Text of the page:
The starting point of this research is the notion of habitat. What are the objects and acts that makes that we take possession of a place ? How to convert a space into a place ? The « living place » is built through the personal experience. Anywhere in the world, a habitat is composed by 4 elements : a roof, a mound, a hearth and an enclosure. You can find these elements in a hut or a tipi, a house or even in a building.
Inspired by « The Four Elements of Architecture » written by the german art historian Gottfried Semper in the 19th century, I developed 4 tracks. These 4 tracks leads to 4 objects that allows to take possession of the space. These objects do not tend to respond to the habitat in a functional way but more in its symbolical aspects. The textile here works like a construction tool. Far from just being simply a surface composition, the textile lies at the center of the object (in its shape and use), it is the essence of it.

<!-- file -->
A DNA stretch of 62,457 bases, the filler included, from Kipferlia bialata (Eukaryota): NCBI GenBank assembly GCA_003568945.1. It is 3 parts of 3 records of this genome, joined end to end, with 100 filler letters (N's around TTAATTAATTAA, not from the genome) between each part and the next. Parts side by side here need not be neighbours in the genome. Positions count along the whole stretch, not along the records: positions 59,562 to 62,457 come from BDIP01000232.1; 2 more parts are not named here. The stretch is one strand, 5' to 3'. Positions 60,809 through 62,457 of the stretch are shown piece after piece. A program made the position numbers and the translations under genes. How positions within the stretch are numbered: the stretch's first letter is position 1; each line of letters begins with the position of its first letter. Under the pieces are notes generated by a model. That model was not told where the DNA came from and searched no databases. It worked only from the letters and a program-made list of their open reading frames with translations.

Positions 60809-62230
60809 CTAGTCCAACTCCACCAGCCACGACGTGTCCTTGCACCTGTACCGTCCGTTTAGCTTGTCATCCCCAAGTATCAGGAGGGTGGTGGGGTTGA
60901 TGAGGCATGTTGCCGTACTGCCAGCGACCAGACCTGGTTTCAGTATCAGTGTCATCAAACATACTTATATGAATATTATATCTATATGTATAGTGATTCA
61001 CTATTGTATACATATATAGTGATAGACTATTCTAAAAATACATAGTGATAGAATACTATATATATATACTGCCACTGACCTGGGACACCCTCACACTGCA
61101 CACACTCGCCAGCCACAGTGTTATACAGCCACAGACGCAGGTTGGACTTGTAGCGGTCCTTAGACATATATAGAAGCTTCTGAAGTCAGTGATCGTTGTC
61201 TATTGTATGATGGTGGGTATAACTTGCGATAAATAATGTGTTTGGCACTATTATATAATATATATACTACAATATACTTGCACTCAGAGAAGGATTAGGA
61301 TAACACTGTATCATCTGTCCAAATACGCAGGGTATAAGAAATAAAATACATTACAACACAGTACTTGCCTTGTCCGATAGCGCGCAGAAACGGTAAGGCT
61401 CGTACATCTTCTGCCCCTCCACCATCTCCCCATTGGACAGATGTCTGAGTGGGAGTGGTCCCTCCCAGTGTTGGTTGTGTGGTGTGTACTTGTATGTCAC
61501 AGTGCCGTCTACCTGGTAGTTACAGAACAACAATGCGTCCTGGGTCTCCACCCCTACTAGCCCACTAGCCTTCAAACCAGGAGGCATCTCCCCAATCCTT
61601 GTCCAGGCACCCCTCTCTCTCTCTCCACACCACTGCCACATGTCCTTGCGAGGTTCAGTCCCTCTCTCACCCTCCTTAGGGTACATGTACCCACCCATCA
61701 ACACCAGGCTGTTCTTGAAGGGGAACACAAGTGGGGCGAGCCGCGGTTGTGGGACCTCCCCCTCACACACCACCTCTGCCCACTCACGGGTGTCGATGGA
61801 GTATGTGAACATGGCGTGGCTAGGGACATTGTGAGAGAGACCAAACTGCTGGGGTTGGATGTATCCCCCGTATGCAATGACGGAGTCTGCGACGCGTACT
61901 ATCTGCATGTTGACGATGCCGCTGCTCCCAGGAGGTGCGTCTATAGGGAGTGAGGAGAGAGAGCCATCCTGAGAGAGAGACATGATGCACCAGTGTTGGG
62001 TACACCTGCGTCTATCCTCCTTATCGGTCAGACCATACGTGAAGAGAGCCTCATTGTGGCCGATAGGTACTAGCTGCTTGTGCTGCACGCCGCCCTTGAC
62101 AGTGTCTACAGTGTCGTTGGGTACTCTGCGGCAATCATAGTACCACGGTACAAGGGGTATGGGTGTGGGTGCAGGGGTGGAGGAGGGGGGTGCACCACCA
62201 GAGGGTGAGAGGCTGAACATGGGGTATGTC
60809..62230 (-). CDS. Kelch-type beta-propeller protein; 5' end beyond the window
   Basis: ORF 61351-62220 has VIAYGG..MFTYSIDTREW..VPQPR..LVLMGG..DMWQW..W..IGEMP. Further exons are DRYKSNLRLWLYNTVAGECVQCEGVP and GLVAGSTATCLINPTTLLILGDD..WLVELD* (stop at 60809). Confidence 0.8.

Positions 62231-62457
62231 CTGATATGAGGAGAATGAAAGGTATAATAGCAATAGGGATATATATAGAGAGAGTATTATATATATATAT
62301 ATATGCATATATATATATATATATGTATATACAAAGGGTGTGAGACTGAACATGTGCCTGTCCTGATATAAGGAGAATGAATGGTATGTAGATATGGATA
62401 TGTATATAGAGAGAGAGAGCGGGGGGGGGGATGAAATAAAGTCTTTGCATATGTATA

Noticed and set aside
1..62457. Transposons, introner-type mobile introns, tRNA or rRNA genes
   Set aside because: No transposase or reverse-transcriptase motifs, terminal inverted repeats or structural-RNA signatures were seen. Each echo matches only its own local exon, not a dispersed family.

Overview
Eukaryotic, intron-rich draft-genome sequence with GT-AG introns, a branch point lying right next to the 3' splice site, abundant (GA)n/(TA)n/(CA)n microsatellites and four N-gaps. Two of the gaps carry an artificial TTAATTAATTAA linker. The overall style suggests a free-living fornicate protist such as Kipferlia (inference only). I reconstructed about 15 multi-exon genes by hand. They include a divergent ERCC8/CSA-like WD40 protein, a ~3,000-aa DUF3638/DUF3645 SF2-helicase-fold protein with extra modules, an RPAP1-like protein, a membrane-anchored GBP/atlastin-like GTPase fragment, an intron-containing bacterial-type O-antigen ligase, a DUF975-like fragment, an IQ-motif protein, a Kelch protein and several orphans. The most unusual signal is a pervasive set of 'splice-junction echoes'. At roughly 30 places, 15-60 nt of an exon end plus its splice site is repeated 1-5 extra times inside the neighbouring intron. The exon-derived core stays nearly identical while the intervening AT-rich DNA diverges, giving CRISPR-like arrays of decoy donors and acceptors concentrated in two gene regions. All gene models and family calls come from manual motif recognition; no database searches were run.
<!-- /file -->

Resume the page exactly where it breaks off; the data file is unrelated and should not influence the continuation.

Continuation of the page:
-The roof is converted into a canvas that protect: light, resistant and adaptable according to the needs and to the terrain on which we are.
-The mound is a carpet that can host life and its differents moments : it presents three parts according to the spaces and activities that can be found in a habitat (a threshold, a central part and a comfortable part that surrounds the whole).
-For me the enclosure is the limit between the outside and the domestic space. Therefore I designed a range of brushes for domestic activity. The gesture drawn by the brush, participates in the ritual of the cleaning/caring and thus to the construction of the domestic space feeling.
-The hearth is the fire that warms the place and bring light, around which people gather. Here it’s an oil lamp with a visible and delicate textile wick and modular glass elements containing the vegetal oil.
Explore the different tracks :
︎the roof is a sail
︎the mound is a carpet
︎not an enclosure, but brushes
︎oil lamps that makes us feeling home
Diploma project presented June 6th if 2018 at ENSCI-Les Ateliers.
Under the direction of the designer Jean-Baptiste Fastrez.
Mention for innovation.
Photos : Garance Maurer
ENSCI-Les Ateliers, 2018